Designing for Dance was a collaborative project between TOES FOR DANCE and DanceWorks, funded by the Metcalf Foundation that explored how Design Thinking approaches can activate new possibilities for public engagement with Toronto’s professional dance community. Our aim was to foster social relevance through a culture of learning and exchange. The project took place between September 2016 and June 2017.


We began this journey with a belief that through innovative participatory research practices we could better understand the needs of our community with the aim of creating experiences that are inclusive, accessible and meaningful. Our final prototype provided an opportunity to explore a platform, the “Book Club for Dance”, that aligns with our guiding principles.

These principles prioritize co-creation over control, transparency over mystery, inquiry over remedy and permission over authority. Exchange of information and experience is viewed as mutually beneficial and views expressed, equally valid, no matter how diverse or divergent. The act of experiencing a dance performance is viewed as protected time to reflect on our connection to self and to others through art. Art is viewed as a catalyst for change and discovery. Artist and audience are seen as interdependent and interpretation is informed by lived experience.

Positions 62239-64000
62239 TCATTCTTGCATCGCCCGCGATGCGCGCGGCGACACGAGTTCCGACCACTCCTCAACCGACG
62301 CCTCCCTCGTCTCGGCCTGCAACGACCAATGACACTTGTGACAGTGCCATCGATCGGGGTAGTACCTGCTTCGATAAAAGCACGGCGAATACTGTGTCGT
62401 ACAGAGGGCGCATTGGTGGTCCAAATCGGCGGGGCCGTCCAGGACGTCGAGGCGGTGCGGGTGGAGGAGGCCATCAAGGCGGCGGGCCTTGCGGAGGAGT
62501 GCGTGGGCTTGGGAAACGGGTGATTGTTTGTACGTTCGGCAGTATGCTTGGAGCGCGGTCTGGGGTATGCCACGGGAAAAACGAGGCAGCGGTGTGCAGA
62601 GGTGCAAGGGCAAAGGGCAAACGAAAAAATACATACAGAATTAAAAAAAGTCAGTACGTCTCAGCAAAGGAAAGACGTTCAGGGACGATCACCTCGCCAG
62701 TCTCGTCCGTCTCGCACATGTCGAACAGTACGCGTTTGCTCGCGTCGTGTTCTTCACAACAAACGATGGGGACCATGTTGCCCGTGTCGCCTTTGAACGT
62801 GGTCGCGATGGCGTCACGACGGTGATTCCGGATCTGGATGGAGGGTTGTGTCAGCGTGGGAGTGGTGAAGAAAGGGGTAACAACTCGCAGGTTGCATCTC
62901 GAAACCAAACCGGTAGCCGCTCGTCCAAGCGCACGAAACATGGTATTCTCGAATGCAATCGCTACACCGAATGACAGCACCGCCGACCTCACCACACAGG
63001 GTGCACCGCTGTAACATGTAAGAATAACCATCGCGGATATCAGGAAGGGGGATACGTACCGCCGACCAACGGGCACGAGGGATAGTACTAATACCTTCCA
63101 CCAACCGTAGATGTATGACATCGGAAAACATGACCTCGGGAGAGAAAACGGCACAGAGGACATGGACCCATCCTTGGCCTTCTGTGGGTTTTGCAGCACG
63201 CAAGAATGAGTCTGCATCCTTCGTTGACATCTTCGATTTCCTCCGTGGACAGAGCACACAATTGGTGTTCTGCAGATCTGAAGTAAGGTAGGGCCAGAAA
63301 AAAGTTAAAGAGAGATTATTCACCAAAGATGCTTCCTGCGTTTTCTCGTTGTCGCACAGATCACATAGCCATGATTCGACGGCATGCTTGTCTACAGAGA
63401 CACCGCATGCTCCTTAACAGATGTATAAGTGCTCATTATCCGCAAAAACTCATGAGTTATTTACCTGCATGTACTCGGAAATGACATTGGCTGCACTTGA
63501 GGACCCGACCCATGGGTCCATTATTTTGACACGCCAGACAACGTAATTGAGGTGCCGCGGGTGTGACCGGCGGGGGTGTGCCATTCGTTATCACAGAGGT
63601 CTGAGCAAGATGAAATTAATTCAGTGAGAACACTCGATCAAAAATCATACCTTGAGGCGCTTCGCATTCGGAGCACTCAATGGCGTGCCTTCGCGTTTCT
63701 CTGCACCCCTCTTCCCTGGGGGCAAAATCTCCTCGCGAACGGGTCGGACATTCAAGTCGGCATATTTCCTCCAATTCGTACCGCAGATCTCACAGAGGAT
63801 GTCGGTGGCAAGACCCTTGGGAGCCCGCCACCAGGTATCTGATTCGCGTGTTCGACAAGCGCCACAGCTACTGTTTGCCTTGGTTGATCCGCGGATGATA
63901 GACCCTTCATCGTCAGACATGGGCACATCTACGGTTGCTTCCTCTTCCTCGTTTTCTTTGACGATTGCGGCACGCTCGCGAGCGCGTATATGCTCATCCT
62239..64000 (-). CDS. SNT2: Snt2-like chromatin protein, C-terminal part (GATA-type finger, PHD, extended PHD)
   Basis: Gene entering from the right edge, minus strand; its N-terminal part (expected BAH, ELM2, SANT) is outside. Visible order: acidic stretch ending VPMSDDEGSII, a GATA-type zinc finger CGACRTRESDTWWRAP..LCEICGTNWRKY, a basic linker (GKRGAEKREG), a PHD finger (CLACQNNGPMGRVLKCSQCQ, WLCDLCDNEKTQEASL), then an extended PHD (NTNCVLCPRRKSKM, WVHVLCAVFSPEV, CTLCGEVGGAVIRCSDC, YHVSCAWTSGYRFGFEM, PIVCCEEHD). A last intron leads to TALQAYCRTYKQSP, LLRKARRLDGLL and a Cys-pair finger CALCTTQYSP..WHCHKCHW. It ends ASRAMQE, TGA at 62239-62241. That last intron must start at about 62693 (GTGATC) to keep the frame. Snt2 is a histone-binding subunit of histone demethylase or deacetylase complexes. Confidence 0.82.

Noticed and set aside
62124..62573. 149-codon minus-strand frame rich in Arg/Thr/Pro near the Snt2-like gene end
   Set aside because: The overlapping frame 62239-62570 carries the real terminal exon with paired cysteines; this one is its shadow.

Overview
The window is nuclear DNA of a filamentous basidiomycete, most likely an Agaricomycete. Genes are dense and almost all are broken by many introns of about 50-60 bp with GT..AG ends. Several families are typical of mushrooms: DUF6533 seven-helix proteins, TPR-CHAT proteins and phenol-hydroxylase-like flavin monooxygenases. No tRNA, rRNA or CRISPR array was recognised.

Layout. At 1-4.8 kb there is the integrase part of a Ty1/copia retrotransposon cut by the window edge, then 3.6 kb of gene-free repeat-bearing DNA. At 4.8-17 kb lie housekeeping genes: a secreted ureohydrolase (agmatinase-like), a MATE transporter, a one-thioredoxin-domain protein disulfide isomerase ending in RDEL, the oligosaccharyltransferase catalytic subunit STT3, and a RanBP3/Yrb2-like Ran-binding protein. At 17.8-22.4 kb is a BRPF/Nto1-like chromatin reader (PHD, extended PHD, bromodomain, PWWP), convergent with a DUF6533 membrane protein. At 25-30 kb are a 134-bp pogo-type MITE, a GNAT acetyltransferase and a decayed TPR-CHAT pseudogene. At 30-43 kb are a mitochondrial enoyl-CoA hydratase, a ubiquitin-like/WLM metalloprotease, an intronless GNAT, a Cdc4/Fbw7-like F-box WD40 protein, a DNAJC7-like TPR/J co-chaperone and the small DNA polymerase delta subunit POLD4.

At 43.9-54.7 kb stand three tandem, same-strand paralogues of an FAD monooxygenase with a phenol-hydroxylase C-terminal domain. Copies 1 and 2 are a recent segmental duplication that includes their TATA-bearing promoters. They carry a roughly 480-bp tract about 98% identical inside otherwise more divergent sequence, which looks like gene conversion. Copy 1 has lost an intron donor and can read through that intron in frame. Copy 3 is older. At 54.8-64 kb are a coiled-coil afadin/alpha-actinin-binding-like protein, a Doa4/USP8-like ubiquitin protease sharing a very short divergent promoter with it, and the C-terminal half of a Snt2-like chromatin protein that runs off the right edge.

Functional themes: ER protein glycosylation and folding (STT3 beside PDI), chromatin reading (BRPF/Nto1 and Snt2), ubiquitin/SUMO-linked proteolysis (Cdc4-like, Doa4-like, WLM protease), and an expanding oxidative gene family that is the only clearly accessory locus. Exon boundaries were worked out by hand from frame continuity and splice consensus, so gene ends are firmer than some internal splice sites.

Engagement is like a good conversation; where listening and responsiveness are key factors. We learned that people are more likely to be engaged when they have both support and autonomy: the choice to participate as they wish, but with generous guidance and/or instruction. The challenge for arts organizations is to represent and support professional artists in a way that honours the complexity of the work, while meeting the audience by satisfying their need for social connection and discovery within the context of presentation.

Design Thinking and co-creation principles can reframe the problems of audience engagement into possibilities; proactively collecting and integrating feedback with an iterative approach that puts organizations into dialogue with both their stakeholders and potential future stakeholders.

There were a few very striking things about the `{`Designing for Dance prototype`}` eager everyone was to see the show employing the tools / approaches / prompts they had been offered, and had practiced before entering the theatre.
-Peggy Baker

Interested in learning more? We would be happy to share our final report and/or discuss our research with you! Email us at info<at>!